11. Dopexamine increases internal mammary artery blood flow following coronary artery bypass grafting.

    LENUS (Irish Health Repository)

    Flynn, Michael J

    2012-02-03

    OBJECTIVE: Vasoactive agents and inotropes influence conduit-coronary blood flow following coronary artery bypass grafting (CABG). It was hypothesized that dopexamine hydrochloride, a dopamine A-1 (DA-1) and beta(2) agonist would increase conduit-coronary blood flow. A prospective randomized double blind clinical trial was carried out to test this hypothesis. DA-1 receptors have previously been localized to human left ventricle. METHODS: Twenty-six American Society of Anaesthesiology class 2-3 elective coronary artery bypass graft patients who did not require inotropic support on separation from cardiopulmonary bypass (CPB) were studied. According to a randomized allocation patients received either dopexamine (1 microg\\/kg per min) or placebo (saline) by intravenous infusion for 15 min. Immediately prior to and at 5,10 and 15 min of infusion, blood flow through the internal mammary and vein grafts (Transit time flow probes, Transonic Ltd.), heart rate, cardiac index, mean arterial pressure and pulmonary haemodynamics were noted. The data were analysed using multivariate analysis of variance. RESULTS: Low-dose dopexamine (1 microg\\/kg per min) caused a significant increase in mammary graft blood flow compared to placebo at 15 min of infusion (P=0.028, dopexamine group left internal mammary artery (LIMA) flow of 43.3+\\/-14.2 ml\\/min, placebo group LIMA flow at 26.1+\\/-16.3 ml\\/min). Dopexamine recipients demonstrated a non-significant trend to increased saphenous vein graft flow (P=0.059). Increased heart rate was the only haemodynamic change induced by dopexamine (P=0.004, dopexamine group at 85.2+\\/-9.6 beats\\/min and placebo group at 71.1+\\/-7.6 beats\\/min after 15 min of infusion). CONCLUSION: This study demonstrates that administration of dopexamine (1 microg\\/kg per min) was associated with a significant increase in internal mammary artery graft blood flow with mild increase in heart rate being the only haemodynamic change. Low-dose dopexamine may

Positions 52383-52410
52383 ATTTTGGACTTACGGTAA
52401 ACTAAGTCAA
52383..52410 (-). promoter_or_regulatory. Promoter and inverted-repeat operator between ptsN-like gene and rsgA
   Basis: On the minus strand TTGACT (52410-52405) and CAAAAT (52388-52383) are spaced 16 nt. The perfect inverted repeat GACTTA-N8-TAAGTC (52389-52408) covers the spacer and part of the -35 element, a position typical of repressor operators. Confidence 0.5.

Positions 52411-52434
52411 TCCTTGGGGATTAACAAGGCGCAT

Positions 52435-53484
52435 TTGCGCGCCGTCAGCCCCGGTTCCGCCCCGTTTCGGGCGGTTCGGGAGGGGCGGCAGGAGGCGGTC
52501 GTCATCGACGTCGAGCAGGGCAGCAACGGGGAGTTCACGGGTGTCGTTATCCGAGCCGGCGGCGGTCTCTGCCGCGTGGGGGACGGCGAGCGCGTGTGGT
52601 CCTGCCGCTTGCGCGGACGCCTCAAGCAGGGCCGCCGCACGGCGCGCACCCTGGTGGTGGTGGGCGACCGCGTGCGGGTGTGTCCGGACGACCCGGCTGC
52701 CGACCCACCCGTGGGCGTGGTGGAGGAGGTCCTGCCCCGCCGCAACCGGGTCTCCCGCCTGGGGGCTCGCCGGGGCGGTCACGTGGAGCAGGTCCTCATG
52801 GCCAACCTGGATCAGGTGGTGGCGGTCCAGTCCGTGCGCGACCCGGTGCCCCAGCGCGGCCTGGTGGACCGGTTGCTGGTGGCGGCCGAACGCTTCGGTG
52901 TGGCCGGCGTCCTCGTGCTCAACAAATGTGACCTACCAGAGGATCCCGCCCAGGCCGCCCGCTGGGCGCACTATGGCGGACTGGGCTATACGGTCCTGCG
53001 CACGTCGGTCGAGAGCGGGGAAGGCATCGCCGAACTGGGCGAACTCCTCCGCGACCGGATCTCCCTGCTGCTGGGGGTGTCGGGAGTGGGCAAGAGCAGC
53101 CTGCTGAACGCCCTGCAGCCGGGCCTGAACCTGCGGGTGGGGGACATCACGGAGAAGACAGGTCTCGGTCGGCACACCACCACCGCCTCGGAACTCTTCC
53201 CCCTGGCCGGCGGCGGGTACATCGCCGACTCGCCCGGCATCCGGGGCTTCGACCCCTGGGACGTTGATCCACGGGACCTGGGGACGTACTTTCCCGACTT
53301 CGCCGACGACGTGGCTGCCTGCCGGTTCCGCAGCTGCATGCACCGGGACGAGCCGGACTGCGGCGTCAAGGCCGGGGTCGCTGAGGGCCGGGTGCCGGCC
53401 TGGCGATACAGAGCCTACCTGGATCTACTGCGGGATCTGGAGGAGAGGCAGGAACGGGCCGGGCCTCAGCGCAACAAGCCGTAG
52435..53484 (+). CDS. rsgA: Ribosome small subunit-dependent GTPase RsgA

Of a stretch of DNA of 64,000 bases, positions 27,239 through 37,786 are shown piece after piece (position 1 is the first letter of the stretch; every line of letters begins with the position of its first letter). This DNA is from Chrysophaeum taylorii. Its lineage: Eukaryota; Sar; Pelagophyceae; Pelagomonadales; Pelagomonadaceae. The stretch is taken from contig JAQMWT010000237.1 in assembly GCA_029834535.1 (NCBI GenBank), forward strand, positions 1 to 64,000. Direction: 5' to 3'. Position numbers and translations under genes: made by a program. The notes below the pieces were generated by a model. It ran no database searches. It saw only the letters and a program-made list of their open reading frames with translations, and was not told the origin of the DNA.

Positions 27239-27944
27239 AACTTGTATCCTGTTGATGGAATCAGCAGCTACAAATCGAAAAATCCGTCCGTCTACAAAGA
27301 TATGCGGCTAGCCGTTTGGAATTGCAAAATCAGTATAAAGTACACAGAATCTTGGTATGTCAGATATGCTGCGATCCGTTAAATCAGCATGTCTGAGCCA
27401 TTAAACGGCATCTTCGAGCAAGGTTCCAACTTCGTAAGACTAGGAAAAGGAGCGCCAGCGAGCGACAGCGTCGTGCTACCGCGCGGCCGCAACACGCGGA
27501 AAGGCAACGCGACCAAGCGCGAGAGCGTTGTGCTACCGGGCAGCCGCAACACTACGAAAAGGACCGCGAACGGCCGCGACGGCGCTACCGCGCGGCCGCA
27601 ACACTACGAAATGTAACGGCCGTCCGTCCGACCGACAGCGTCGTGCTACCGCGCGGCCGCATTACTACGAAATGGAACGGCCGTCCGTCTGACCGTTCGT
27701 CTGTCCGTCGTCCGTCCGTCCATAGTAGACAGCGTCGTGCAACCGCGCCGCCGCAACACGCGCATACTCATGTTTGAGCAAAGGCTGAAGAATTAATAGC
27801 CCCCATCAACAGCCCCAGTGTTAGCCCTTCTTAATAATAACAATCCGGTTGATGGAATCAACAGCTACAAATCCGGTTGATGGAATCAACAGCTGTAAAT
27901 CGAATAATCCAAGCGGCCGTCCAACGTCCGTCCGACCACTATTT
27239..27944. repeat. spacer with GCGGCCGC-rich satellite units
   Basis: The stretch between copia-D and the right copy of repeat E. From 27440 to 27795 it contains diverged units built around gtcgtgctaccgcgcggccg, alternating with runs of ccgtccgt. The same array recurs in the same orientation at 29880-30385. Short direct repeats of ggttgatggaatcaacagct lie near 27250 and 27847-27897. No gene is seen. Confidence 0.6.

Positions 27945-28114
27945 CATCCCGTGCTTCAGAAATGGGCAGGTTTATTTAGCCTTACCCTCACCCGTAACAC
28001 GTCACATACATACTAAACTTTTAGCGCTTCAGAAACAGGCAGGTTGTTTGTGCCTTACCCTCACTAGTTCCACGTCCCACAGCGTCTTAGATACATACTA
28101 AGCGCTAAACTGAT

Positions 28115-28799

12. Mathematical modelling of blood flow through a tapered overlapping stenosed artery with variable viscosity

    CERN Document Server

    Shit, G C; Sinha, A

    2012-01-01

    This paper presents a theoretical study of blood flow through a tapered and overlapping stenosed artery under the action of an externally applied magnetic field. The fluid (blood) medium is assumed to be porous in nature. The variable viscosity of blood depending on hematocrit (percentage volume of erythrocytes) is taken into account in order to improve resemblance to the real situation. The governing equation for laminar, incompressible and Newtonian fluid subject to the boundary conditions is solved by using a well known Frobenius method. The analytical expressions for velocity component, volumetric flow rate, wall shear stress and pressure gradient are obtained. The numerical values are extracted from these analytical expressions and are presented graphically. It is observed that the influence of hematocrit, magnetic field and the shape of artery have important impact on the velocity profile, pressure gradient and wall shear stress. Moreover, the effect of primary stenosis on the secondary one has been sig...

  13. Mathematical Modelling of Blood Flow through a Tapered Overlapping Stenosed Artery with Variable Viscosity

    Directory of Open Access Journals (Sweden)

    G. C. Shit

    2014-01-01